Weekly Thoughts by Mirabaud Securities
INDICES : Worst week of the year ?
The week (to Friday) was marked by a profit taking from the American indices after the dovish ECB meeting. The S&P 500 couldn’t hold the 2800 points support level. This breach could indicate a full test of the 2640 level. The market is at risk of seeing a very leveraged strategy turning to a net seller. The question now is whether we are experiencing a consolidation before a new bounce or whether there is a profit taking of several percent (10%?) taking place. In Europe, while the EuroStoxx50 was down by only 0.2 percent (in local currency) this week, we noticed that the SMI suffered from the sharp rise in the Swiss Franc, which penalized export stocks. Finally, in Asia, Chinese indices finally dropped (-0.7% for Shanghai composite for example) despite largest credit injection ever...
CURRENCY : The Scandinavians under pressure
In the G10 environment (against the dollar), it is the Scandinavian currencies that suffered the most this week, with the Norwegian Krona ahead of the Swedish krona and the Danish krona. The Japanese Yen was the only winner against the dollar. In emerging markets (against the dollar) the Argentine Peso, the Brazilian Real and the South African Rand and the Turkish Lira suffered the most this week. On the other hand, the Indian rupee was the only currency to rebound against the dollar. Finally, investors sold the Euro to US Dollar (amid concerns about the Eurozone slowing growth outlook and the dovish ECB meeting).
SECTOR : Luxury
LVMH, Gucci or Moncler: Chinese shoppers might have lost their appetite for iPhones, but they are still buying luxury. Luxury companies LVMH, L'Oreal and Hermes have also defied expectations of weaker sales in China caused by a slowdown in the world's second largest economy. Several elements could fuel the rise in the sector's values in 2019: e-Commerce, Chinese youth, US millennials, the development of marketing on social networks and a consolidation of "physical stores". While there are obviously risks (geopolitical, currency fluctuations, slower growth or commercial risks), it will be necessary to be extremely selective by betting on shoes, jewellery and bags. However, the "mid-range" watch sector could still suffer in the coming months.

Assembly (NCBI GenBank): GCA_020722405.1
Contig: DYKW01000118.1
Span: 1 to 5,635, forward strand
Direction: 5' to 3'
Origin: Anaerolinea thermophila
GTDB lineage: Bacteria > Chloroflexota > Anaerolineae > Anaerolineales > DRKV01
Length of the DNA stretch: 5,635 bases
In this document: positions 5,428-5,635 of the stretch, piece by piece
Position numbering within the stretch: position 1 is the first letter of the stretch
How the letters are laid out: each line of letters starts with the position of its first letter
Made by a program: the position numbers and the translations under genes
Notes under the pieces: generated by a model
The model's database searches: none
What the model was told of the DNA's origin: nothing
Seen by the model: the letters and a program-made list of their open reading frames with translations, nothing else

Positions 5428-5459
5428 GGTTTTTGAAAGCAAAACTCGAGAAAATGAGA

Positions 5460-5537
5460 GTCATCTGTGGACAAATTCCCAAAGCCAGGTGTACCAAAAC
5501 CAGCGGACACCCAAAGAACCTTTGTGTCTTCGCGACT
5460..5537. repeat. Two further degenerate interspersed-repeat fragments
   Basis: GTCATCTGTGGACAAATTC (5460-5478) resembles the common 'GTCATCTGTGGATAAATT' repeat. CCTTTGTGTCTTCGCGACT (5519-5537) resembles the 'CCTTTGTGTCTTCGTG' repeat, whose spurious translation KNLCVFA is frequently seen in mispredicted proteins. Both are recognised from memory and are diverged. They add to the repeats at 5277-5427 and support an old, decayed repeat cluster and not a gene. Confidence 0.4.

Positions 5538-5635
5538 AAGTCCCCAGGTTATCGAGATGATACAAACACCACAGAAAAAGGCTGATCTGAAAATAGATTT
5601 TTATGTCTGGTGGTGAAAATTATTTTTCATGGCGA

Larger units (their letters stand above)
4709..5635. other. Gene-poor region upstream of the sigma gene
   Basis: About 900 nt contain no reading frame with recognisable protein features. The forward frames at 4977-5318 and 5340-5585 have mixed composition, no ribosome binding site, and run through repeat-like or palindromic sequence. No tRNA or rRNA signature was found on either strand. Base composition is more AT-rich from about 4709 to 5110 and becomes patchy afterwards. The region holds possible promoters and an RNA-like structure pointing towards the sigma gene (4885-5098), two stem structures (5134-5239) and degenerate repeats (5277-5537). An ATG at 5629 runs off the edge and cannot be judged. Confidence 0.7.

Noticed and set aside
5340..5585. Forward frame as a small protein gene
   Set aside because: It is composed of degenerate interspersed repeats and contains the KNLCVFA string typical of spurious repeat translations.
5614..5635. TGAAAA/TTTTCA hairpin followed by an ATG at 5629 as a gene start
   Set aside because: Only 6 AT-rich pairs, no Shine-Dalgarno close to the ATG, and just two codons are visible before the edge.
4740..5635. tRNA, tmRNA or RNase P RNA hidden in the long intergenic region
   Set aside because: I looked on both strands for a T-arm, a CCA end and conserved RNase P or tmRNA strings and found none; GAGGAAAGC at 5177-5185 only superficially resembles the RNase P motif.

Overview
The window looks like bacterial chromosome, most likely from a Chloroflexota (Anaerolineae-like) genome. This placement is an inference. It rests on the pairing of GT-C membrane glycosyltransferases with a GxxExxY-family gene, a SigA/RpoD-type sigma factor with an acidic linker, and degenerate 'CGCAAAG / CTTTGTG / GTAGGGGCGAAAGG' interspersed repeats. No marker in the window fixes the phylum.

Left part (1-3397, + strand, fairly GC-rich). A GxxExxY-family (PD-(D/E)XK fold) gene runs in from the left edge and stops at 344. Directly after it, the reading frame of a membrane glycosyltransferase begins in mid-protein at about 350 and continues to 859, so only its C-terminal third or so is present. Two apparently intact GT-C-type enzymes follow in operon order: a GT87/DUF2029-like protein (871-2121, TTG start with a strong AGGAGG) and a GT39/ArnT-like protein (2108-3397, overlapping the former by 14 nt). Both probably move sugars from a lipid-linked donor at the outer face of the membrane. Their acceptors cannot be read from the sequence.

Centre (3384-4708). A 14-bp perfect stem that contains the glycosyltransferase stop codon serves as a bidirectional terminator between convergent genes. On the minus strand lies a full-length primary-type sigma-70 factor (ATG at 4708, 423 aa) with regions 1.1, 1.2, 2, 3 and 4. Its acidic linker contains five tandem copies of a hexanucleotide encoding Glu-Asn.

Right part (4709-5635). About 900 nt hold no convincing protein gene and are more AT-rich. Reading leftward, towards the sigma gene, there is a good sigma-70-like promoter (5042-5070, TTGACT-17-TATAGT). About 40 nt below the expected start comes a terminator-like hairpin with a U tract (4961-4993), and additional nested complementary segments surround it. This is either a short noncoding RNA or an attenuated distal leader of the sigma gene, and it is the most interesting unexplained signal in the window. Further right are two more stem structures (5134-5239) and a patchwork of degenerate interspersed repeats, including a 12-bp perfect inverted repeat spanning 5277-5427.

THE CENTRAL BANK: ECB
The central bank unexpectedly re-assessed its forward guidance and as a result announced a fresh round of 2-year TLTROs (TLTRO-3) starting in September. In the same line, the ECB stands ready to use all available tools in order to lift inflation expectations. At his press conference, President Draghi noted the near-term outlook for economic growth appears weaker than anticipated, while the ECB now sees the economy expanding 1.1% in 2019 (from 1.7%), 1.6% in 2020 (from 1.7%) and 1.5% in 2021 (unchanged from previous forecasts). Regarding inflation, the ECB expects consumer prices to rise 1.2% this year (from 1.6%), 1.5% next year (from 1.7%) and 1.6% in 2021 (from 1.8%). As a reminder, price stability (ECB mandate) is defined as a year-on-year increase in the Harmonised Index of Consumer Prices (HICP) for the Euro area of below 2%. The next rate hikes might appear soon…
STOCK : Deutsche Bank
Wall Street analysts are increasingly bearish on Deutsche Bank, with 31 of the 32 analysts covering the company not suggesting to buy the stock. In fact, 18 say "sell," 13 say "hold," and just one says "buy." The lone analyst recommending the stock (Bankhaus Lampe), does not have a single "sell" rating on any of the 14 companies in his coverage universe. The German bank is dealing with a number of issues including a $1.6 billion loss on a municipal bond trade, increased funding costs, and a host of legal challenges. The company has paid more than $18 billion in legal fines over the past decade, an amount on par with its current market capitalization of $18.9 billion. In the wake of dealing with a number of scandals many employees' bonuses are being cut severely and some bankers in New York and London will get zero pay-outs.
Several hot topics were discussed this week, including: February Report / Luxury sector: time to buy? / Investing in Gen Z / Beige book / ECB Meeting
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CHART OF THE WEEK : Mind the gap
SWOT stands for Strengths, Weaknesses, Opportunities and Threats, the French equivalent of FFOM analysis (Forces, Faiblesses, Opportunités et Menaces). While SWOT analysis can be used to develop a company's marketing strategy and evaluate the success of a project (by studying data sets such as company's strengths and weaknesses, but also competition or potential markets), I decided several years ago to adapt it as a way to analyse financial markets. SWOT analysis allows a general development of markets by crossing two types of data: internal and external. The internal information taken into account will be the strengths and weaknesses of the market. The external data will focus on threats and opportunities in the vicinity. Finally, and most interestingly, there is a table that will evolve according to current events, which will allow it to reflect the underlying trend in the financial markets on a weekly basis.